Transforming School Culture: The Power of Relational and Restorative Practice

Belinda Hopkins, a renowned educator and founder of Transforming Conflict, delivered an inspiring presentation at the recent RJ World Online event. Her talk focused on the importance of relational and restorative practice in schools and how it can transform not only the way educators interact with one another but also the entire school community

In her presentation, Belinda shared her own journey as a teacher in the 1980s and 1990s, unknowingly incorporating relational and restorative values into her classroom practices. She emphasized that building a sense of community through regular circle activities helped teach pro-social skills to her students while immersing them in foreign languages such as French and Spanish.

It was during the mid-1990s that Belinda founded Transforming Conflict, paving the way for restorative approaches to be implemented across schools in the UK. Her groundbreaking book ‘Just Schools,’ published in 2004, became a beacon for educators worldwide seeking guidance on creating whole-school cultures based on restorative practices.

However, Belinda’s honesty shone through when she discussed early mistakes made during her attempts to implement these practices in English and Scottish schools. Her doctoral thesis serves as a testament to continuous growth and learning from these experiences.

Since 2019, Belinda has been actively forging partnerships across Europe, particularly Eastern Europe and post-Soviet countries. This expansion allows her to share knowledge about restorative justice within diverse cultural contexts.

As deputy chair on Why Me?’s Board of Charity – an organization advocating for victims’ rights – member of UK’s Restorative Justice Council (RJC), European Forum for Restorative Justice (EFRJ), she chairs EFRJ’s new Education Working Group. These roles highlight Belinda’s commitment to promoting restorative justice principles beyond just educational settings.

Belinda draws inspiration from Nonviolent Communication (NVC) principles throughout her work. In recent years, she has become a Master Practitioner in Neuro-linguistic Programming (NLP), further enhancing her ability to facilitate positive change.

Belinda now also serves as a life and business coach, leveraging her expertise to empower individuals beyond the education sector. Her holistic approach aims to support personal growth and professional development among leaders.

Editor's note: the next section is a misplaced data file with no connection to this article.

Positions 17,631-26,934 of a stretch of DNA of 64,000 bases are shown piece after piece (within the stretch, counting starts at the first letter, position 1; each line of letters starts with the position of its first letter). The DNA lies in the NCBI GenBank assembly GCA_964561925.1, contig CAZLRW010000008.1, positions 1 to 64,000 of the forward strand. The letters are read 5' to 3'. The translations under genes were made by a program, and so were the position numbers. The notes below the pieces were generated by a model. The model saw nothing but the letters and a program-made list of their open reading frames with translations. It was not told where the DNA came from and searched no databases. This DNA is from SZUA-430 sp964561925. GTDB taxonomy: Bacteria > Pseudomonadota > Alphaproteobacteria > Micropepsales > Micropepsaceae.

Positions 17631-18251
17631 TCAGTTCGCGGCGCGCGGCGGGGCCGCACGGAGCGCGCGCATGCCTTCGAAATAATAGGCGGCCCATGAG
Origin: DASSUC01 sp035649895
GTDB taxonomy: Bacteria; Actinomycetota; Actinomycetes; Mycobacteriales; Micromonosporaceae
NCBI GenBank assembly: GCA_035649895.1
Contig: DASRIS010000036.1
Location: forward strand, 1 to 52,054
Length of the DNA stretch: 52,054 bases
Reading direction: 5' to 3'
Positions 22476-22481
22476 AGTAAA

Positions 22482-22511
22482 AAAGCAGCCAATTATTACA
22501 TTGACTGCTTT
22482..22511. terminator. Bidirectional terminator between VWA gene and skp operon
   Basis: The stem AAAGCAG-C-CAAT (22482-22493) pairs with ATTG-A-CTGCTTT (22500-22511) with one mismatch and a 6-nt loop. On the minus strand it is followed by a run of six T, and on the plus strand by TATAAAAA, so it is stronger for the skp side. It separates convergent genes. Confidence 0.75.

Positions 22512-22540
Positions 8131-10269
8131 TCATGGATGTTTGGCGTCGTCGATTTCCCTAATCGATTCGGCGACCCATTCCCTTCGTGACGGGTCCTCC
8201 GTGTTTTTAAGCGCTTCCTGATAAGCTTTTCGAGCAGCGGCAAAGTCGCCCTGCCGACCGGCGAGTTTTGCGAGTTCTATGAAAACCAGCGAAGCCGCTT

During her presentation, Belinda emphasized the significance of aligning relational and restorative practice with senior leadership team values and beliefs about their roles. By embracing these practices, leaders can foster stronger relationships within their teams while effectively addressing challenges that arise.

Furthermore, incorporating relational and restorative practices enhances leaders’ skills in engaging with families, carers, and wider staff members. These approaches promote open communication channels where everyone’s voice is heard and valued.

Once embedded in the leadership culture, relational and restorative practice naturally extends its reach throughout the entire school community. Leaders become advocates for these transformative methods by sharing their firsthand experiences with conviction.

By modeling best practices themselves before asking others to do so, they inspire teachers, support staff members, administrative teams – essentially all stakeholders involved in keeping the school functioning – to embrace this cultural shift willingly.

Belinda offers a systemic model that aligns core beliefs with models of practice and applications. This comprehensive framework enables schools to transform not only how leaders operate but also how staff members interact with one another ultimately benefiting students’ educational experience as well.

In conclusion, Belinda Hopkins’ presentation at RJ World Online was truly enlightening. Her insights into relational/restorative practices showcased how they can revolutionize school cultures when embraced wholeheartedly by educators at every level.